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‘Knowing mothers’, inept fathers: Advertising clings to gender stereotypes

“Adverts increasingly position mothers as needing to acquire ever more expertise and skills to professionalise their mothering, but only represent them as using this knowledge for selfless maternal purpose.”

Jane Caro, a commentator and award-winning advertising writer, said gender stereotypes were deeply ingrained and “exceptionally hard to shift”.

Gender stereotypes in advertising often feature women as "knowing mothers" who deploy knowledge to cook, care and clean "correctly".

Gender stereotypes in advertising often feature women as “knowing mothers” who deploy knowledge to cook, care and clean “correctly”.

“We all want to believe in the all-loving, all-knowing, endlessly-nurturing mother we fantasised about having as a child and still wish we could have,” she said. “Even those of us unfortunate enough to be mothers ourselves and so constantly feeling bad for failing to live up to the impossible standards of the role.”

The use of knowledge for the family’s benefit was a common theme in advertisements for washing powder, vitamin supplements, tissues or disinfectant.

In contrast, men were portrayed as bumbling idiots in the rare instances when they were shown consuming products on behalf of their families.

“The typical ad shows the mother taking a rare night out, the father fumbling incompetently with dinner or entertaining the kids, then the ‘hero’ product helps to save the day,” Professor Davis said.

Although the study focused on women’s magazines, Professor Davis said similar stereotypes were used in television commercials for products such as Dettol hand sanitiser.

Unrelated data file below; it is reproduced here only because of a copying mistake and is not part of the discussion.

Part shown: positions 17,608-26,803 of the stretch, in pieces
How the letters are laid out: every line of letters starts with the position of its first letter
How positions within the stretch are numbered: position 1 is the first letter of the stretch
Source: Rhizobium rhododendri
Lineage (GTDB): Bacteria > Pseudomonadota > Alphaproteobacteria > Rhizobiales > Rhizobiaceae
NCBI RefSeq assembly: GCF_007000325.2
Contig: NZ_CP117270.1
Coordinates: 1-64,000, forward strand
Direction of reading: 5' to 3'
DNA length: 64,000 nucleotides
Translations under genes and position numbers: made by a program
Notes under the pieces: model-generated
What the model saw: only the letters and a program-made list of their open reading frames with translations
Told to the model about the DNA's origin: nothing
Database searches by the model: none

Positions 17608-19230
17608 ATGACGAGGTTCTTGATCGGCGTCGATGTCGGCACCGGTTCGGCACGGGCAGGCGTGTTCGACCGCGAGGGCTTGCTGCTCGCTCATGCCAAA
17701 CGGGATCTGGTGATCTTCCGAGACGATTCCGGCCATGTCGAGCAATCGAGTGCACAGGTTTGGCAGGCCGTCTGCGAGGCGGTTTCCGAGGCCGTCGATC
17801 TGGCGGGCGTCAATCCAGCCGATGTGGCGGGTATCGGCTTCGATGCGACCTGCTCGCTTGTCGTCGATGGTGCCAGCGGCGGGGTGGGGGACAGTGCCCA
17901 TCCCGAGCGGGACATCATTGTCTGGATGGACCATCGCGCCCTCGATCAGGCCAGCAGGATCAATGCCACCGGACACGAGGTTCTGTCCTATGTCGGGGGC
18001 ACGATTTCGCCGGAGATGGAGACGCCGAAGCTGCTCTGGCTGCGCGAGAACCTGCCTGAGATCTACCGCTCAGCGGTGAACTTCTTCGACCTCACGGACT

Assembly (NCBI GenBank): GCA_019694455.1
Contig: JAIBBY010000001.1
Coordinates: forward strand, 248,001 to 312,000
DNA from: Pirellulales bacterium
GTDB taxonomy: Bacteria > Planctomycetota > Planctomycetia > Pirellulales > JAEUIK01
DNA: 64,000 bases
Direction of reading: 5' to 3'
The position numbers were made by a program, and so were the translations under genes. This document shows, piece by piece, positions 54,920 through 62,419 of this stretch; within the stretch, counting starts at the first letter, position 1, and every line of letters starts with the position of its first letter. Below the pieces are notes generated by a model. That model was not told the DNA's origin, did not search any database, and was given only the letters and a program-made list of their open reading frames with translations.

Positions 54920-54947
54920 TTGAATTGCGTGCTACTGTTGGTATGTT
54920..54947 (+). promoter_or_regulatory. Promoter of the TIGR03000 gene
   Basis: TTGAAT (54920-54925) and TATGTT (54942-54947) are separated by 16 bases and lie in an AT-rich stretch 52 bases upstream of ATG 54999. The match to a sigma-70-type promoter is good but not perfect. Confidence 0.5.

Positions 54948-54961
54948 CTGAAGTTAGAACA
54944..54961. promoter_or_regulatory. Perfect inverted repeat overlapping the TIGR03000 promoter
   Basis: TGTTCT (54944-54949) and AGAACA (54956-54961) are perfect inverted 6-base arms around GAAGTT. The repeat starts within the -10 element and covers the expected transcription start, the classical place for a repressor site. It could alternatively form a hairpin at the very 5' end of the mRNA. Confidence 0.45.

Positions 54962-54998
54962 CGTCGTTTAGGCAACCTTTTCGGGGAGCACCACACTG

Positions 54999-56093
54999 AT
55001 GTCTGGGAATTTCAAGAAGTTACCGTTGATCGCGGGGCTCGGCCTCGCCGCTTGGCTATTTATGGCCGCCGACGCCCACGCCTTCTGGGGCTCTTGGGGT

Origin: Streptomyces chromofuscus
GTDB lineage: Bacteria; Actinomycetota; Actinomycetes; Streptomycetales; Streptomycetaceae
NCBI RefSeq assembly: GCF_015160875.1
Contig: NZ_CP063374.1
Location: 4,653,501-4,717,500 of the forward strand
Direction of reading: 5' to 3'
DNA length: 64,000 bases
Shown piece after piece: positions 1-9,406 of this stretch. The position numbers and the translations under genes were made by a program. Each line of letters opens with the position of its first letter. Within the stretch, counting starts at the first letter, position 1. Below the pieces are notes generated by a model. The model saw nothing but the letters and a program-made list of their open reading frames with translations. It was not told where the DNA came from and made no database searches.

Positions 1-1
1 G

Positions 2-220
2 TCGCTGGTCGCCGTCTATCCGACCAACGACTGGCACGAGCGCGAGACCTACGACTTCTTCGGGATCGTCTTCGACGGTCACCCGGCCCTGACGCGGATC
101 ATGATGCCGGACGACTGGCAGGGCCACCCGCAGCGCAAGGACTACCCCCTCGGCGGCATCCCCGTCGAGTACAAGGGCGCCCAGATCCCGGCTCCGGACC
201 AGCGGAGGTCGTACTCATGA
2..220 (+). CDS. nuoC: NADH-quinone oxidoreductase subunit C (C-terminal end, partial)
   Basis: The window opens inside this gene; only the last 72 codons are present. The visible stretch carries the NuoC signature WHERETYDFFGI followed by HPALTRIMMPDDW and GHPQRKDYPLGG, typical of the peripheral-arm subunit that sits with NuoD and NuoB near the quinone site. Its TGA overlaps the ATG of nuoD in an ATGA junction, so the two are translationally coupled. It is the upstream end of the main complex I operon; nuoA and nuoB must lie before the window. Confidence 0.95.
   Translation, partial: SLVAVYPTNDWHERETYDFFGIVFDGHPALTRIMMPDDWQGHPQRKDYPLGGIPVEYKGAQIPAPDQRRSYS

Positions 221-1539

“The child is shown as being taught to use sanitiser by his mum who, ‘knowing how to consume right’, reaches out to protect her child even in the schoolyard,” she said.

She also pointed to a 2016 commercial for Finish, which showed a male “expert” showing a woman how to clean her dishwasher with the cleaning product.

Professor Davis said there had been a shift in the portrayal of women from consumers needing expert guidance – often from men – to exercising their own knowledge and expertise when buying on behalf of the family.

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But women’s knowledge was always used first to care for their families, she said.

Ms Caro said women were largely portrayed as servile to the needs of other people.

“We are still seen as essentially the servant gender and that our fulfillment comes from helping others to live large lives rather than living large lives ourselves,” she said.

Ms Caro said gender quotas to encourage women into advertising would lead to more originality and less stereotyping – a view echoed by Kiah Nicholas, an advertising creative with BMF creative agency and the creator of the Redefine Women campaign, which sought to remove sexism from millions of Google searches.

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Ms Nicholas said men dominated the advertising industry and had not seen the problem with gender stereotypes: “How could they?”

“To this day only 12 per cent of creative directors are women,” she said. “And that’s a problem. If women aren’t at the table, how can they make decisions about how they should be portrayed in ads?”

Ms Nicholas said Australia should follow the lead of Britain’s Advertising Standards Authority, which banned two adverts last year for breaching rules on harmful gender stereotypes.

“The ban is incredibly effective and hope something similar will be implemented here,” she said. “If all we ever see is ads of dads who work and are incapable of changing diapers and women who run the home and are incapable of parking, that’s all we’ll ever be.”

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